Prairie and Foursquare

Oak Park, IL. Arthur B. Heurtley House, built 1902, designed by Frank Lloyd Wright. Considered the first-ever Prairie Style house, after his designs evolved into this genre.

PERIOD OF POPULARITY:  Roughly 1900 – 1920

BACKGROUND AND INSPIRATION: This is one of the few indigenous American styles, developed by a creative group of Chicago architects known collectively as the Prairie School. Frank Lloyd Wright is essentially the “father” of the Prairie style, and the acknowledged master of the prairie house. Considered one of America’s most influential architects, Wright proclaimed that “Democracy needed something better than the box”.

Wright’s prairie style focused specifically on midwestern regionalism, with its horizontal, open floor plans representing the expansive prairie region. Though avoiding historical stylistic trends of the competing revival styles, the prairie style made subtle use of Japanese architecture, specifically its use of horizontal space, flowing interior spaces; low-pitched, hipped roofs with broad eaves, and long bands of windows that apparently invoke the idea of Japanese screens (small, patterned pane glass). Though short-lived in the U.S., this is the first American style to be taken seriously in Europe (Source: McAlester & McAlester).

Oak Park, IL. An elaborate example of the American Foursquare, with pyramidal roof and dormer, boxy shape, two-and-a-half stories, full-width front porch, and craftsman porch piers and columns. The tiled roof and palladian-style dormer are Italian Renaissance features, essentially mixing revival and modern styles onto one house.

A vernacular variant, and much more common, is the so-called American Foursquare, or “Prairie Box”. These are simplified Prairie houses (though occasionally with elaborate facades and porches), named “Foursquare” due to their characteristic boxy shape and four rooms per floor. They are typically two-and-a-half stories with a large, central dormer. They often include a full-width front porch and four-room over four-room floor plan. Many foursquare homes include various craftsman features including heavy piers and square columns, 4-over-1 or equivalent craftsman windows, wooden shinges, and exposed rafter tails.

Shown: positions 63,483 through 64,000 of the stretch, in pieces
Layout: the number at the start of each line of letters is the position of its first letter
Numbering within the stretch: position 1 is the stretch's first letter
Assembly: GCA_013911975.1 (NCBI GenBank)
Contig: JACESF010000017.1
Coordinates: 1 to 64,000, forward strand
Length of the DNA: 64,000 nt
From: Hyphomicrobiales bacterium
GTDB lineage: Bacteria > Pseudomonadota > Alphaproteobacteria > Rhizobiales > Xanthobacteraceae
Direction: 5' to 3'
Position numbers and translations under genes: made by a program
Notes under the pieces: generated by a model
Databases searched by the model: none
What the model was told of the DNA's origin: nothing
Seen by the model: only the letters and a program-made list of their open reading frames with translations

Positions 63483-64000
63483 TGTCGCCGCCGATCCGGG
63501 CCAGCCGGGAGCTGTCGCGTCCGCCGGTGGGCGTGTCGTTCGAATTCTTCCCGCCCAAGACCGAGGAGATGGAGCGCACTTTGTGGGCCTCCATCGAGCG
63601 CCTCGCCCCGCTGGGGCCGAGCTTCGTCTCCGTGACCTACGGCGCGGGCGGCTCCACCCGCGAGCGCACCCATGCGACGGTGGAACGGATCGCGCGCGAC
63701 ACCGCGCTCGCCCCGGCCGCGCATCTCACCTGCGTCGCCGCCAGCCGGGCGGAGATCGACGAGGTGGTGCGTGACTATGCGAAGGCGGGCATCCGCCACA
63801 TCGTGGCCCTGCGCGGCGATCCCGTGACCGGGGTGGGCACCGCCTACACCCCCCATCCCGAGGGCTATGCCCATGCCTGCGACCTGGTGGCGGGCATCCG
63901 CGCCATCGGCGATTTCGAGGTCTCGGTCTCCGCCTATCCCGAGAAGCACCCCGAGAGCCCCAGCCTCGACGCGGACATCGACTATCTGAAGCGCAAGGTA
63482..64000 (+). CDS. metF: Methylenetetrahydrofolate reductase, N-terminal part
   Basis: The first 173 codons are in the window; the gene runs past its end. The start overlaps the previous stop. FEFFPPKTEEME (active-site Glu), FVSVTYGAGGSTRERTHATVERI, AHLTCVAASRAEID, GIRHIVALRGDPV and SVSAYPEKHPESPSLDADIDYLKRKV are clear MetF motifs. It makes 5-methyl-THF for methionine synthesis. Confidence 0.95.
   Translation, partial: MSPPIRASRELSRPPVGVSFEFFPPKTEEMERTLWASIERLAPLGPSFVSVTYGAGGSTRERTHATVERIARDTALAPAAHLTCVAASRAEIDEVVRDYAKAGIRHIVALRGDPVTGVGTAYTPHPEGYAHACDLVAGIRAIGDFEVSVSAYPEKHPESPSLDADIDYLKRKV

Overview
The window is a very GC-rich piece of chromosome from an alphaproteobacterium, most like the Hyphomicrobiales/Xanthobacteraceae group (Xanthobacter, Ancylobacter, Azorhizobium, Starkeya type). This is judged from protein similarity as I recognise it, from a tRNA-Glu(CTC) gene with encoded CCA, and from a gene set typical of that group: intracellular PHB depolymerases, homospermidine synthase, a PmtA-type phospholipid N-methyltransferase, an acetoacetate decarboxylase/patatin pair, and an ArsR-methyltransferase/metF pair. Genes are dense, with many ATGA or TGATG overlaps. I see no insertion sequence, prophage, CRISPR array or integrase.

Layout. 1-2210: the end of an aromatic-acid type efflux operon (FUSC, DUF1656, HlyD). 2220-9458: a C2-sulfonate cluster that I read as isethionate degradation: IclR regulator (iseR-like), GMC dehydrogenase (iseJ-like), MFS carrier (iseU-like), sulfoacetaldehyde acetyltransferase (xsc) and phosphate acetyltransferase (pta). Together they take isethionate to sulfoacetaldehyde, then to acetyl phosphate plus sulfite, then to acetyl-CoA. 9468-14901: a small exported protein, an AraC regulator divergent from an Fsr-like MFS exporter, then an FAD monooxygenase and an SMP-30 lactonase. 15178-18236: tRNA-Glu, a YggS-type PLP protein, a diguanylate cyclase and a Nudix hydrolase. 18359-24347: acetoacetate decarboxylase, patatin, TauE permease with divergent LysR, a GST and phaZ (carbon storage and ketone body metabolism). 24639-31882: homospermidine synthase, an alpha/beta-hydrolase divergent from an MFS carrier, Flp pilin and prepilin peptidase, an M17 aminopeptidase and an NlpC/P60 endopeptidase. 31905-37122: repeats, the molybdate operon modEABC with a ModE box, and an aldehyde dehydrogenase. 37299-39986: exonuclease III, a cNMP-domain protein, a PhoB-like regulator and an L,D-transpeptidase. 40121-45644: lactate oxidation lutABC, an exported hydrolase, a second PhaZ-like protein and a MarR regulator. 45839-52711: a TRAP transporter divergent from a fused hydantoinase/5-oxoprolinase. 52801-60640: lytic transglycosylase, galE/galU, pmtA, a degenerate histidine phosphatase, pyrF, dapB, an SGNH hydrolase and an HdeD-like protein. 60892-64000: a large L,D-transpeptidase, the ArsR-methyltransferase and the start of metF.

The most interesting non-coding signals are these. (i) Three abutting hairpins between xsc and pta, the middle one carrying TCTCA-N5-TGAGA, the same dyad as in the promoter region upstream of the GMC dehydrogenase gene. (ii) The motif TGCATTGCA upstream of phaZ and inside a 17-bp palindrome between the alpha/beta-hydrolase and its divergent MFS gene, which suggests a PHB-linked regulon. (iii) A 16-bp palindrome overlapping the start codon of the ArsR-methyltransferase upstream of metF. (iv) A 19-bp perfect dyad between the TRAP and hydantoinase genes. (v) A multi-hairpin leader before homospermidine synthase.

More Photos of Prairie and Foursquare on Flickr.

Oak Park, IL. Unity Temple Unitarian Universalist Congregation church, c.1905. Frank Lloyd Wright, architect. Includes poured, reinforced concrete and cubist designs.


Oak Park, IL. One can detect the Japanese influence in the flared, hipped roof and porch, combined with horizontal bands and ribbon windows.


San Antonio, TX. According to the owner, this home was designed by Frank Lloyd Wright.


Dubuque, IA. A large prairie style home in a wealthy suburb of the early 20th century.


Forest Park, IL. A fairly typical foursquare.


Forest Park, IL. A modest foursquare on a smaller suburban lot.


Central Pennsylvania. A more modest and common Foursquare, still with its hipped roof and dormer, and full-width front porch.

2 Responses to “Prairie and Foursquare”
  1. dean hobart says:

    The house in San Antonio was designed by George Willis, who worked with Wright in Chicago for 4 years before moving to California, then San Antonio about 1911.

    Melrose W. Holmgreen House 306 Terrell Road, San Antonio, TX, 1920

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